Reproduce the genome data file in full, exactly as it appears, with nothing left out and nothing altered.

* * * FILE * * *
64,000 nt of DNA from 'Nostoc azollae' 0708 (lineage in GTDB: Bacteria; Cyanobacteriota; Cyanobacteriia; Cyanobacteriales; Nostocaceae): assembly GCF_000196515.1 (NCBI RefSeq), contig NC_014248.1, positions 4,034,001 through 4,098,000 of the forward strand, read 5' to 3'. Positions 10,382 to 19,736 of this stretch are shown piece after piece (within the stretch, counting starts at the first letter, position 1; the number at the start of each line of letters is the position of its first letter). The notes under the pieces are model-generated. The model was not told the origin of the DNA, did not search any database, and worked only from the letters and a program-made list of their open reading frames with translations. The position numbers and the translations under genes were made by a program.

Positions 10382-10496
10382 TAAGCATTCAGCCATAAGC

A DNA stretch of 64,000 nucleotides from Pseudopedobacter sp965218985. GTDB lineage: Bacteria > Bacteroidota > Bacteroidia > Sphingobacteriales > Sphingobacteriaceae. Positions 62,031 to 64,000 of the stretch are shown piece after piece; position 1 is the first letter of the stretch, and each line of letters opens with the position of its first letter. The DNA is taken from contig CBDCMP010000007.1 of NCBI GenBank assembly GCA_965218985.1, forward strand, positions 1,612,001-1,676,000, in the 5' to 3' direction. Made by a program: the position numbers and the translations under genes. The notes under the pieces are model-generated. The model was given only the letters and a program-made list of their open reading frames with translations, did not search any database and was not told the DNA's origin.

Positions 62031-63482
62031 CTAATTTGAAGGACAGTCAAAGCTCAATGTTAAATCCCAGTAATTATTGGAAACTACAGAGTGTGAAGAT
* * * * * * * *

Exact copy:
64,000 nt of DNA from 'Nostoc azollae' 0708 (lineage in GTDB: Bacteria; Cyanobacteriota; Cyanobacteriia; Cyanobacteriales; Nostocaceae): assembly GCF_000196515.1 (NCBI RefSeq), contig NC_014248.1, positions 4,034,001 through 4,098,000 of the forward strand, read 5' to 3'. Positions 10,382 to 19,736 of this stretch are shown piece after piece (within the stretch, counting starts at the first letter, position 1; the number at the start of each line of letters is the position of its first letter). The notes under the pieces are model-generated. The model was not told the origin of the DNA, did not search any database, and worked only from the letters and a program-made list of their open reading frames with translations. The position numbers and the translations under genes were made by a program.

Positions 10382-10496
10382 TAAGCATTCAGCCATAAGC

A DNA stretch of 64,000 nucleotides from Pseudopedobacter sp965218985. GTDB lineage: Bacteria > Bacteroidota > Bacteroidia > Sphingobacteriales > Sphingobacteriaceae. Positions 62,031 to 64,000 of the stretch are shown piece after piece; position 1 is the first letter of the stretch, and each line of letters opens with the position of its first letter. The DNA is taken from contig CBDCMP010000007.1 of NCBI GenBank assembly GCA_965218985.1, forward strand, positions 1,612,001-1,676,000, in the 5' to 3' direction. Made by a program: the position numbers and the translations under genes. The notes under the pieces are model-generated. The model was given only the letters and a program-made list of their open reading frames with translations, did not search any database and was not told the DNA's origin.

Positions 62031-63482
62031 CTAATTTGAAGGACAGTCAAAGCTCAATGTTAAATCCCAGTAATTATTGGAAACTACAGAGTGTGAAGAT